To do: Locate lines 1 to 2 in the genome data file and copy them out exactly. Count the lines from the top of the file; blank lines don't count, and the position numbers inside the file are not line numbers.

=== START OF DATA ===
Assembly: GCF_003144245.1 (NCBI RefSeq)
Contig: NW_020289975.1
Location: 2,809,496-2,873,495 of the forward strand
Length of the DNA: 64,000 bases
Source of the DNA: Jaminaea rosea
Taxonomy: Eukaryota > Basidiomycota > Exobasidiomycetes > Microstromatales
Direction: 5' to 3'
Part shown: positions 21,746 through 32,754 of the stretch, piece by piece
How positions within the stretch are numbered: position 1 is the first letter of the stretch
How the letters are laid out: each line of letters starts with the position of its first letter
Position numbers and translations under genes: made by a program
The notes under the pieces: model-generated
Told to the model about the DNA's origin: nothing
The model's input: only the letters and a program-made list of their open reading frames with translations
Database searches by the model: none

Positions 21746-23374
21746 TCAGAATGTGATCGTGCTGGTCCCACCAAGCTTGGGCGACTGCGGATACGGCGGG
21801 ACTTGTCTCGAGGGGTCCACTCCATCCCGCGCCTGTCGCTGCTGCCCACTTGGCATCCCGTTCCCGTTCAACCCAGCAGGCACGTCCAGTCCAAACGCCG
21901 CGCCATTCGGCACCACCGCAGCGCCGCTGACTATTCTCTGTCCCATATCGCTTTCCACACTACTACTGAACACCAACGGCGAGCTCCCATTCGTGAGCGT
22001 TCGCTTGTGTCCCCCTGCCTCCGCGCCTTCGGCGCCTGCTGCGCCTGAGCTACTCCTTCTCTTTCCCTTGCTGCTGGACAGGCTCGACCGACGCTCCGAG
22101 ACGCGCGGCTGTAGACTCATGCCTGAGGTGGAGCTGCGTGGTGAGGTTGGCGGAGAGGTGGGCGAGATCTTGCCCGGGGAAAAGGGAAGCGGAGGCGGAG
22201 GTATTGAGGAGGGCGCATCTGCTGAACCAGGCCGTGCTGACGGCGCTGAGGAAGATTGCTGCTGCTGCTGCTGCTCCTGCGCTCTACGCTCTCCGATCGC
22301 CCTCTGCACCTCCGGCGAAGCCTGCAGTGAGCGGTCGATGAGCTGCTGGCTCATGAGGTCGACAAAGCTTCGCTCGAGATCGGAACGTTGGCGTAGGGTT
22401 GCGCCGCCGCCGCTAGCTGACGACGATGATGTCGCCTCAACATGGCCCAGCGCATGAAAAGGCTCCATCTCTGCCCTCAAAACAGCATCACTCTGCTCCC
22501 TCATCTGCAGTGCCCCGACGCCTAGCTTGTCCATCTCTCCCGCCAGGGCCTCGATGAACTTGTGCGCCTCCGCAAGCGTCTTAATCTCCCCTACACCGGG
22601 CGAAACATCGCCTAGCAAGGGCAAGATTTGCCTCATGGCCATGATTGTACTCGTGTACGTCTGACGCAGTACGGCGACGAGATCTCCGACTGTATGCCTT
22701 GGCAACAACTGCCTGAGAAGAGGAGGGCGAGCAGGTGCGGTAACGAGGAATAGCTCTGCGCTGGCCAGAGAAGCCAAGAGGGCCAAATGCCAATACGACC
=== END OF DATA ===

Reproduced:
Assembly: GCF_003144245.1 (NCBI RefSeq)
Contig: NW_020289975.1